Shannon's keyboard lines tend toward the cocked-hat jaunty, but Lawrence's are closer to music-box wistful; think Boards of Canada positioning their melodies front and center instead of slightly left of your ear's direct reach, and replacing their shuffling breaks with ye olde boom-tick. But although some of the tracks on Lawrence(Ladomat import) work up a head of steam, its pulse is pokier and its shading too subtle to encourage peak-time club play. Instead, the overall effect is exemplified by the third track (no titles are included), in which a grainy, just-out-of-reach shudder, like house keys absently sliding against a bottle, reaches up three-fourths of the way in and swallows the piece whole.

Such shuffles are all over Thomas Fehlmann's Streets of Blah (Kompakt)—people have even called it "shuffle-tech." Fehlmann is a veteran techno producer, but Blah ambles through the brambles instead of powering the plant; where most microhouse, even those show-offs Pantytec, achieves a making-out intimacy, Blah feels like a stroll through a greenhouse. (So hey, why not call the genre that?) His use of aural static is less suggestive of electricity than of water rivulets running over wading-pool stones and/or your mind's eye—which, right, can be tedious, particularly when the last three songs abjure beat for mood. But his groove, particularly on "Streets of Blah" and "Gratis," has an appealing lope that's friendly even when his ideas fall short.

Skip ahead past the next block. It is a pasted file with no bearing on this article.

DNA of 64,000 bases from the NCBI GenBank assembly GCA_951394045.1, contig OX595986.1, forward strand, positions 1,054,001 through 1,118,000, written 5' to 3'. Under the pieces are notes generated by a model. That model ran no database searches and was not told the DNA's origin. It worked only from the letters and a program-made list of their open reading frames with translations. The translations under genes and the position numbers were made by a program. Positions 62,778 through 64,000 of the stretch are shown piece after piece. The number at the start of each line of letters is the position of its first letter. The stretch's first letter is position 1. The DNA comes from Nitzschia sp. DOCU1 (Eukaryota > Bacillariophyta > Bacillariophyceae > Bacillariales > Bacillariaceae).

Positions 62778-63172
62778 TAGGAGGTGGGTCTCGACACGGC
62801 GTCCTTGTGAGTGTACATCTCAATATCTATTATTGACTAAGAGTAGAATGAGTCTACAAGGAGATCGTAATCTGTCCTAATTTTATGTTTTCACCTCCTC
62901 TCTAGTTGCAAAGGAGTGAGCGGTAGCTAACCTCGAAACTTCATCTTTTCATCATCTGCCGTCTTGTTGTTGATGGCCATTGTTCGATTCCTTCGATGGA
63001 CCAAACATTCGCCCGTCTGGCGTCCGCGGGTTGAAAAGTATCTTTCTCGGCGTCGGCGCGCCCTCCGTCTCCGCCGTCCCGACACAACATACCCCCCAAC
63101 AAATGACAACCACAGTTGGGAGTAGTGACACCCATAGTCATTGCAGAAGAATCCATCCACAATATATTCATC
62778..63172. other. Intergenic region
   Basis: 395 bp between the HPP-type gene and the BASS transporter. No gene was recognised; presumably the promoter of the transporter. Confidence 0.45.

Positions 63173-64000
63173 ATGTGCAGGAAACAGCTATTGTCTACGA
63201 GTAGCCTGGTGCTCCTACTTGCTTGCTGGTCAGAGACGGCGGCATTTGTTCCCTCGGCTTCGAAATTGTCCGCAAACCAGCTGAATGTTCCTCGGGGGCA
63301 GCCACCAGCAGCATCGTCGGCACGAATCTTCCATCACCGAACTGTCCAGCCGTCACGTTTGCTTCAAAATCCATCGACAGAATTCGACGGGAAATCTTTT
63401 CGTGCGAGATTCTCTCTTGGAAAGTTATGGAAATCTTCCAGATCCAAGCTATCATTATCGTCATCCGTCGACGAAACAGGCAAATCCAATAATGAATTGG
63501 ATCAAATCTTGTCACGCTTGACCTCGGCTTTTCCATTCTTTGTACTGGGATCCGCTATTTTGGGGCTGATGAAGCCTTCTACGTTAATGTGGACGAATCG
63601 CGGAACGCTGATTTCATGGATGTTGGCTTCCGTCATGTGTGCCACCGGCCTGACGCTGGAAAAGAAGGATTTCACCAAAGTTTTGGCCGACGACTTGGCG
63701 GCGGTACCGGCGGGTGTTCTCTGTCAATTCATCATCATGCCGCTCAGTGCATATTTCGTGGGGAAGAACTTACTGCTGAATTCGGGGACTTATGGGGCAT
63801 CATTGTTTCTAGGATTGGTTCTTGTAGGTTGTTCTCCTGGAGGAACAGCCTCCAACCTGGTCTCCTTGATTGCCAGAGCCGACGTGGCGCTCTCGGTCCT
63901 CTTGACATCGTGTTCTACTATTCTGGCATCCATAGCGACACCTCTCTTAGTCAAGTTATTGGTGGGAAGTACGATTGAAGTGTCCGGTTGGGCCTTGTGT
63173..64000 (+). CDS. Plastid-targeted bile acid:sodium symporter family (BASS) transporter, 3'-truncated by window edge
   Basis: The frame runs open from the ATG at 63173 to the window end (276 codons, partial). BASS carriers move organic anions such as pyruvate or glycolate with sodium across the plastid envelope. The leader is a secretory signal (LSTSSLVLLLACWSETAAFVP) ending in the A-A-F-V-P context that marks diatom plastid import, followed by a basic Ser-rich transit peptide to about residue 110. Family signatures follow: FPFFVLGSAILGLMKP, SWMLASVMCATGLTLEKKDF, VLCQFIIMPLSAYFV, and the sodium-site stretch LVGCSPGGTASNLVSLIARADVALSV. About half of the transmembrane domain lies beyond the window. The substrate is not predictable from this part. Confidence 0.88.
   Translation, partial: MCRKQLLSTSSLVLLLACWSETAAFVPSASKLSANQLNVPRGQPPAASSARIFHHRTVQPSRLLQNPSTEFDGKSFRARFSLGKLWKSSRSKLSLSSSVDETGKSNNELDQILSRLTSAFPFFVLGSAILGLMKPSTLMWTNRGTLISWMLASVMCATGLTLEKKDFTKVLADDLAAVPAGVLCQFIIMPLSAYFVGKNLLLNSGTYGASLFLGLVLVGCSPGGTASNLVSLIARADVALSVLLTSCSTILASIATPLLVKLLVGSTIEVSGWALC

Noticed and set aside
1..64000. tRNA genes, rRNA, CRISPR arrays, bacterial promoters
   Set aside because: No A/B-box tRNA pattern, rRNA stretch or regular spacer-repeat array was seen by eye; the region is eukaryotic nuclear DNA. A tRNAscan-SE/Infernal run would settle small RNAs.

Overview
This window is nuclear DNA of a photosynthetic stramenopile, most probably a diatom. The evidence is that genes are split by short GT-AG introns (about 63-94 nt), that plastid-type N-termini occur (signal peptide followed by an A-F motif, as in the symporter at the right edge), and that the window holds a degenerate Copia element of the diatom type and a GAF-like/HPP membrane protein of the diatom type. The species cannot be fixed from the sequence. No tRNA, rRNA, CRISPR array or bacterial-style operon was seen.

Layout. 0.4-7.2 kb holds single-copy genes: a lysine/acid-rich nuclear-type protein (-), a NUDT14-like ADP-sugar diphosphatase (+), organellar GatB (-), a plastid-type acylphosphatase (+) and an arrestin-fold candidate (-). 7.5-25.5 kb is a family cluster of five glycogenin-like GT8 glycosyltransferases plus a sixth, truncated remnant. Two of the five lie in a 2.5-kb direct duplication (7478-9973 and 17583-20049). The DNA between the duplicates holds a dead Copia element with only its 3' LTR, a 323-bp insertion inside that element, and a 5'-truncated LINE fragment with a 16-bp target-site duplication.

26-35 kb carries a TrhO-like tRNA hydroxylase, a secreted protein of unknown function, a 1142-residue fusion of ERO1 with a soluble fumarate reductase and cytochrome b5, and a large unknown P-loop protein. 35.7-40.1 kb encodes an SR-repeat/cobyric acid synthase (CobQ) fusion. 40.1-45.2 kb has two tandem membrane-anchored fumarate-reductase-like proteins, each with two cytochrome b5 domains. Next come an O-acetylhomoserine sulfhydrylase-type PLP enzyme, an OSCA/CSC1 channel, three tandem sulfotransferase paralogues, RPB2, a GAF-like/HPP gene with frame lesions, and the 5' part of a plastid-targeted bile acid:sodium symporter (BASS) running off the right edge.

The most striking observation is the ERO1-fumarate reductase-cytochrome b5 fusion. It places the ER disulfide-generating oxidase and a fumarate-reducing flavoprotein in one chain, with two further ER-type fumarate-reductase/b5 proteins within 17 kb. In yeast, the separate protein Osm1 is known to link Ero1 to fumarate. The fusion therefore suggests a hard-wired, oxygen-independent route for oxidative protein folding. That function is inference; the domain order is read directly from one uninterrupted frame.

It's ideas, though, that separate great DJ-mix CDs from this pack, which is probably one reason I have friends who claim to hear God on Immer (Kompakt), the second mix-CD from Cologne DJ and Kompakt label head Michael Mayer. Or maybe ideas isn't the right word—more like connections, meta-structures, interlockings, feeling-as-meaning. The cut-up cocktail piano on Auch's "Remix Tomorrow Goodbye (Farben Remix)," which opens the disc, is a sly nod to the label's sit-down ethos, but there's a menacing undercurrent as well. By track five, Carsten Jost's "You Don't Need a Weatherman (Superpitcher Remix)," we've reached the dancefloor—a crowded one, in a warehouse. Ah, memory—even the bird noises bring us back to early rave anthems like "Pacific State" and "Stella." Only there's something faded and foggy about "Weatherman" 's trance-like glacial synth pads: If Oakenfold et al. make you reach for heaven, this is closer to a disoriented comedown, gorgeous but unsettling. No wonder the disc reaches its climax near the end, when Phantom/Ghostand Selway each slither into near-goth mode. Instead of shifting the parts while maintaining the whole, Mayer's selections are relatively static. But his segues refuse to stand still, even on his brand-new Speicher (Kompakt), which is closer to straight techno.